As I stepped off the subway today, I noticed someone in a business suit and sneakers carrying an awkwardly shaped bright orange toolbox and a knife kit slung over her shoulder. She walked up to the station agent and asked for directions to Broadway and Grand. It was then that I interjected and said to her she seemed like she was walking to the FCI and that she could follow me. Later on, in the locker room, I overheard chatter about taillage and tournage. Looks like there's a brand new crop of Level 1 students that just started. Though we're far from being veterans at the school, it's nice to feel like we're no longer the bottom rung of the ladder.
Day 3 of Level 2 went well. It was our third and last day on Saucier. Our mishaps in the last lesson were a blow to the ego, so I'm glad to be rotating out of it and into Patissier (Pastry) next. I thought we would be a full team, but we were only three members today. Our fourth still wasn't 100% so he decided to take another day off after his trip to the hospital last week, but everything ran smoothly nonetheless. For sure, it was a hell of a lot better than last Friday.
The first recipe we did was a repeat from Day 1: Poulet Saute a l'Estragon (Sauteed Chicken and Tarragon Sauce) and the second was Cote de Porc au Sauce Poivre Vert (Pork Chop and Green Peppercorn Sauce). As soon as we got to class, the three of us took inventory of our bins, collected everything we needed from the walk-in and the main kitchen, and started off the enriched stocks for the two sauces we would be doing that night since they were the most time-consuming steps.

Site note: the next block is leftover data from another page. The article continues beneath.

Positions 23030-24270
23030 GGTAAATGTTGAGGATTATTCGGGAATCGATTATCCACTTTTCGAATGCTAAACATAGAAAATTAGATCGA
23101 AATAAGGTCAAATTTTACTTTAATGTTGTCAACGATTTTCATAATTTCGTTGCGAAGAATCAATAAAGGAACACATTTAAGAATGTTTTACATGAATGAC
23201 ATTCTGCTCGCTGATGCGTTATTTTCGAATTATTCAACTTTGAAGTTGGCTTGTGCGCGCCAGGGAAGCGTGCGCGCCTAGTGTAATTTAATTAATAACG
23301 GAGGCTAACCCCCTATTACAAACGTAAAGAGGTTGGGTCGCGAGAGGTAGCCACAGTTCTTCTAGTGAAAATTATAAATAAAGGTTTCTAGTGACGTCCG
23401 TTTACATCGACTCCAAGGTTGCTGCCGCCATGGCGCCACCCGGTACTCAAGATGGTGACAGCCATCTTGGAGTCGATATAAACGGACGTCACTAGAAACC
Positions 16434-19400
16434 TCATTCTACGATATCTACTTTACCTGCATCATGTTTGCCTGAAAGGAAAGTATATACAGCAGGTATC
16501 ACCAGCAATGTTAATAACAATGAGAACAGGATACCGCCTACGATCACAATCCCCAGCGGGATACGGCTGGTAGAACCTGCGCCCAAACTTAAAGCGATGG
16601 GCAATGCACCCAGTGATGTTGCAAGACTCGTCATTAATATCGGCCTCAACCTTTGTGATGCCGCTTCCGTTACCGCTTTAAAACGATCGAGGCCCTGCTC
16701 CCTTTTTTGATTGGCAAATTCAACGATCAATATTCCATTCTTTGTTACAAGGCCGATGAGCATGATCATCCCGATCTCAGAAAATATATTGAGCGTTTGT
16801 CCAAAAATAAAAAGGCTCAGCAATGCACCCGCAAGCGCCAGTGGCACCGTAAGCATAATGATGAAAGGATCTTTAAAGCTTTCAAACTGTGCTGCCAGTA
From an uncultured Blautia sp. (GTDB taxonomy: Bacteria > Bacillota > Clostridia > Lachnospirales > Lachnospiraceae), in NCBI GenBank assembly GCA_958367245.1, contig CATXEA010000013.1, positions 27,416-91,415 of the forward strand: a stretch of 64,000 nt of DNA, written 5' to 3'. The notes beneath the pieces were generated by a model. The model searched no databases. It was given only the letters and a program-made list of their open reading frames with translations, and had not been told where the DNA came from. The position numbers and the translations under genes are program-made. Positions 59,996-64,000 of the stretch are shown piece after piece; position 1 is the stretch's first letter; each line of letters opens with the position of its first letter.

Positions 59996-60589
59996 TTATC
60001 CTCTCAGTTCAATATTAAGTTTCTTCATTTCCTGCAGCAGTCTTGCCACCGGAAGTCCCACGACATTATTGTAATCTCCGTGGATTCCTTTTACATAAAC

It was our third day of substitute Chefs and we're still a little unsure of who our permanent Chef will be. Unlike the first two, our Chef today we'd had many times before and the class seems to have really warmed up to him and his Dali-esque moustache, which he told us he grooms with wax to get it to up-curl. Chef came up to us and asked us what our timelines for the night would look like; we told him we would be doing the sauces first, then working on the sides, and finishing each of the meats closer to the plating times since they took only about 20 minutes to cook. He gave us a thumbs up and we got to it.
We worked and communicated really well together, plus we're becoming more and more familiar with where everything is now. Our first dish was finished right about on time and most of the prep for our second dish was done before the dinner break. After dinner, we practically had nothing more that we could do before the plating so instead of just standing around doing nothing, we asked Chef if we could just plate early and he was fine with it.
For the most part, our plates were OK, Chef had a couple criticisms like how we put too much garnish on the chicken plates that it overshadowed the main ingredient. We loved the sauces that we made, one was a veal-based tarragon sauce and the other was a pork espagnole sauce. They were both full of flavor and richness and had nice viscosity. Our one bad screw-up was that we overlooked the thickness of one of the pork chops and it came out very underdone - a huge mistake in a production kitchen and something to keep wary of next time around.
Overall, the first week of Saucier was a little disappointing and definitely a learning experience. There's a lot of constructive criticisms to inherit for the next go round with the station five weeks from now, but for the time being I'm looking foward to the Patissier station for the next 3 classes.
I made some tart dough (pate sucree) the other day. I rolled it out onto a mini-tart pan and put it back into the refrigerator to rest.
After letting it rest overnight it became a really solid raw tart shell. It was solid enough that I wondered what would happen if I baked the shell without the tart mold. I filled it with some strawberry compote, topped it with rhubarb, and put it in the oven.
I guess it was so well-rested it decided to fall flat after 5 minutes and I was left with strawberry and rhubarb cookies.